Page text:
Why more stringent?


#1

I follow the Kashrut guidance of Rabbi Abadi through this website and I just wonder why the greater Jewish community basically tells me that it’s not kashrut…

I have been told I’m a renegade and am not following the majority opinion.

I have also been told this guidance is only for Baal Teshuvas and converts and once you become more religious you make the “proper changes” and become more mainstream. As in following the majority opinions of kashrut.

Any thoughts and how can I defended my self since this isn’t really the majority opinion of the greater Jewish community. Thanks


#2

I would like to answer your question from my own personal perspective not only as a moderator on this site, but as a dedicated student of Rabbi Abadi for 36 plus years. So we are in the same “club” I too follow his kashrut guidelines and its been working well for me for many years.

The concept of following ones Rav is actually quite simple and should not have to be defended. Nevertheless lets understand this from a historical point of view. In earlier years (pre-telephone) Jews lived in small communities and had little contact with the rest of the Jewish world. This necessitated a dependance on a local Halachic Authority to rule on all aspects of Torah life. Surely in difficult cases The aforementioned Rav would send a telegram, letter, messenger or such, to a higher authority for clarification but by in large each Rav had to rule on many varied cases.

The way of Torah for thousands of years has been precisely that. When asked a Halachic query, a Torah scholar would review the pertinent sources and rule. And that’s how Hashem intended it, after being exiled from our holy land and our Sanhedrin, each and every qualified Torah Authority would rule as he sees fit. You could find one town that follows a certain ruling and another town that would follow a completely different approach. The concept was not a foreign one.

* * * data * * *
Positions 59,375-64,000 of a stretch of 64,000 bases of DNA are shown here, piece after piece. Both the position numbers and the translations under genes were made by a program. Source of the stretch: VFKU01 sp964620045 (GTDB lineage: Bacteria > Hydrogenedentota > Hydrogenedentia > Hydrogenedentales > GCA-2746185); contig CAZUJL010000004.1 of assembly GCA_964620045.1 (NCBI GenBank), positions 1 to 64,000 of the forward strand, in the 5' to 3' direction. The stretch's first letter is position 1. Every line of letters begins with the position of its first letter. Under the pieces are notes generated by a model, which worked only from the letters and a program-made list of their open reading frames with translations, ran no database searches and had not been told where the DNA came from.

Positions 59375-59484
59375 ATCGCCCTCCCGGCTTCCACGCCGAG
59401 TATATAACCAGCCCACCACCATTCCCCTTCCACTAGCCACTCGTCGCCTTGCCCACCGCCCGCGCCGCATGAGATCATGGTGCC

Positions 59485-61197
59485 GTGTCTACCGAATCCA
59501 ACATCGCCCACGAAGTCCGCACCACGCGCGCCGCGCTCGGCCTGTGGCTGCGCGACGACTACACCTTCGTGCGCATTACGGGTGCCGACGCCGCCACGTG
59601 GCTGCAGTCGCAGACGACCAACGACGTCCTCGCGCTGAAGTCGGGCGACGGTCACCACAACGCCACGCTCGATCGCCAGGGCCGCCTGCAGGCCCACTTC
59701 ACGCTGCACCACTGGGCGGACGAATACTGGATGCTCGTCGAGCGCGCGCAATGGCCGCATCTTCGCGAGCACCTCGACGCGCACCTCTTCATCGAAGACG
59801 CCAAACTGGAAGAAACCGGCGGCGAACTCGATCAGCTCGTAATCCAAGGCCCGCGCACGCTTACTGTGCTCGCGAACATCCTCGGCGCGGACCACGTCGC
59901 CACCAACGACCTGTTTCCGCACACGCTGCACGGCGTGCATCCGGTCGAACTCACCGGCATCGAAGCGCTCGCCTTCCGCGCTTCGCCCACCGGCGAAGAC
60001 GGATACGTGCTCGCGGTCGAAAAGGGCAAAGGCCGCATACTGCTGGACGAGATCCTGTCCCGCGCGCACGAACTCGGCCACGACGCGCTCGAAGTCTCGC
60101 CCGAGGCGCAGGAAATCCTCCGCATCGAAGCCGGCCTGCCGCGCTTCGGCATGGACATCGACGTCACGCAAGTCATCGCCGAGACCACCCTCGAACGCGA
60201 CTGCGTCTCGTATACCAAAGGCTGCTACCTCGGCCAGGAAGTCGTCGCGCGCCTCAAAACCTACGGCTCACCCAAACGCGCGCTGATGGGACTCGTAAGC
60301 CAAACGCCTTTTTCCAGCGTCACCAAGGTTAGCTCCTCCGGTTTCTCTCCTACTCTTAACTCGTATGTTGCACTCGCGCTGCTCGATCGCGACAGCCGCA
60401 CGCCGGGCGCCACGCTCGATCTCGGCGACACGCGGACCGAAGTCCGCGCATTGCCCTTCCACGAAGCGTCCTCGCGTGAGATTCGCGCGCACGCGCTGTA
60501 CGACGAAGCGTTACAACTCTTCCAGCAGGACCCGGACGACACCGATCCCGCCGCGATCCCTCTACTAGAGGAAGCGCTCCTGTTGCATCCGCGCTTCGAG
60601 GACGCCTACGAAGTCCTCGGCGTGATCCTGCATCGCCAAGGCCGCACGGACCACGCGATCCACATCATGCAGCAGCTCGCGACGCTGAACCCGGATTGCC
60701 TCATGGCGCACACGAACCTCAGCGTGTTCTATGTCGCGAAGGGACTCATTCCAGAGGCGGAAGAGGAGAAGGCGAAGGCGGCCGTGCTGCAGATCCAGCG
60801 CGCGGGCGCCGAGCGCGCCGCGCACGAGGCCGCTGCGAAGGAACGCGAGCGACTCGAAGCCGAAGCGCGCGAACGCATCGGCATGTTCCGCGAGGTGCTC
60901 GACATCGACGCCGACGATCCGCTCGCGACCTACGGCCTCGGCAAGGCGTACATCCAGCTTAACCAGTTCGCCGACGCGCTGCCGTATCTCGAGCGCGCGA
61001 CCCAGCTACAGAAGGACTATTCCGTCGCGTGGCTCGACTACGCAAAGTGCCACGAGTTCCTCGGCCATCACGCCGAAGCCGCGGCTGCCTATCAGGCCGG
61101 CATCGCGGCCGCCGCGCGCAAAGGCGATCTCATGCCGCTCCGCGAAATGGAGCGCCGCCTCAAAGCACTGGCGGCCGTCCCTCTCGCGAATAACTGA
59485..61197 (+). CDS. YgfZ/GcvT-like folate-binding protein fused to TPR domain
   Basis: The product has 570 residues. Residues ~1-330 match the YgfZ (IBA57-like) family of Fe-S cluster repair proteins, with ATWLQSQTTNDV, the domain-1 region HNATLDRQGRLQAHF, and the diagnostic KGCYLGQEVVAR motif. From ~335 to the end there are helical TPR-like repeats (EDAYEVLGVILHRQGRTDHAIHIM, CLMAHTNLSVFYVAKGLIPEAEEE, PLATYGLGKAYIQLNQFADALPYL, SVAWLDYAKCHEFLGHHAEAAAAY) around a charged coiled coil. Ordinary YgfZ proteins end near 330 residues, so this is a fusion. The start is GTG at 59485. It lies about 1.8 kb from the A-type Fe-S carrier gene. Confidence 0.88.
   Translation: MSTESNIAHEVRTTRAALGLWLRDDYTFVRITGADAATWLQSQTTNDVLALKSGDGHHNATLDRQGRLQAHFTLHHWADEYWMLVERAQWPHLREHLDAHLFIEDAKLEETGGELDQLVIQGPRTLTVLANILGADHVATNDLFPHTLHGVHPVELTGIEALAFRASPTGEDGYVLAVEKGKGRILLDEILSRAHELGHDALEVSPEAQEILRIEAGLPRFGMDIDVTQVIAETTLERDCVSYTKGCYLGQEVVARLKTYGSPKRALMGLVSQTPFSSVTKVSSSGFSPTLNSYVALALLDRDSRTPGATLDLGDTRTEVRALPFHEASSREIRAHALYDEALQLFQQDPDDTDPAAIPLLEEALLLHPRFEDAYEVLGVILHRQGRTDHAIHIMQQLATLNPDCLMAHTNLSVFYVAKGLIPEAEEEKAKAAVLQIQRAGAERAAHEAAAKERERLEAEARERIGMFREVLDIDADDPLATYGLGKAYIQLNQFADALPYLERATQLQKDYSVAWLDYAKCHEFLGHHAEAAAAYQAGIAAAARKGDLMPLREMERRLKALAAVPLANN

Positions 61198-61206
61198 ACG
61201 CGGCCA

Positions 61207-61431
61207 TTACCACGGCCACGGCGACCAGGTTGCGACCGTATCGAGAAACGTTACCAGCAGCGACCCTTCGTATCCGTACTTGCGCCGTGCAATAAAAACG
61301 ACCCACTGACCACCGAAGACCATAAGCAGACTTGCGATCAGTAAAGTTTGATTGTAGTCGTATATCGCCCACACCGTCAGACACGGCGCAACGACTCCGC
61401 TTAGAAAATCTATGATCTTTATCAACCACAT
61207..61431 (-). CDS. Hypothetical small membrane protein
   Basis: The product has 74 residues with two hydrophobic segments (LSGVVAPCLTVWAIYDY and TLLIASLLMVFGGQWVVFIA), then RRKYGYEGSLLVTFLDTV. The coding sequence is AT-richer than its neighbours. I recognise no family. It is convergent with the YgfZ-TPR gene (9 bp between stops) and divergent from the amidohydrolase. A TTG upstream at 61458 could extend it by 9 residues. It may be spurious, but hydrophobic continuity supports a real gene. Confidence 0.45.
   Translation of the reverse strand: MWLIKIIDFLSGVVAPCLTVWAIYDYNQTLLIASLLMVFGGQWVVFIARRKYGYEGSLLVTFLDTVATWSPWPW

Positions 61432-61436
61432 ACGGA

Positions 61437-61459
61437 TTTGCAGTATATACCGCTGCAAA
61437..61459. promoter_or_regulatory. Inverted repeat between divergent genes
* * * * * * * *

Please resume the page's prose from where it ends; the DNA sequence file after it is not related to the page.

(As an aside, I remember Rav Abadi telling me a remarkable story of a particularly difficult case of a women expecting twins, and the doctors said one of them must be aborted or both will die. The Rav had a view on the matter but wanted to consult with the Gaon Rav Shlomo Zalman Auerbach, Rav Shlomo Zalman heard the Ravs view but held differently, each one held his and was not able to sway the other. Finally Rav Shlomo Zalman innocently stated, "Rav Yitzchak, the question came to you, not to me, pasken (rule) as you see fit. - Wonders of wonders. we are talking about a life of a unborn child, yet it all boils down to whom the question came to. Both were Torah true answers.)

To return to our topic, today, with the advent of the telephone up to today’s reliance on social media, we are all, one small super connected community that is constantly looking over his proverbial shoulder to make sure we are no different than any one else. Kashrus, like many other aspects has allowed the “keeping up with Jones’ mentality” to dictate how we live our lives. The Rav has never followed nor allowed this phenomenon to pervade his Halachic rulings. He does not look over his shoulder to constantly check if he is following the herd or not. (Actually, many of his rulings have become the norm some 20 years down the road) For a greater understanding of this I refer you to the foreword of the Ravs sefer, Ohr Yitzchak, where he lays out his approach better than I ever will be able to convey here.

So I hope I have answered your question. You have nothing to apologise or defend by following your Rav. Moreover this is the way Torah was decided for generations.

Lastly I want to invite you not only to “follow the Kashrut guidance of Rabbi Abadi through this website” as you said but to follow all his rulings wherever they may lead, be it stingency or leniency.


#3

Fascinating story between the rav and rav Schlomo Zalman , thanks for sharing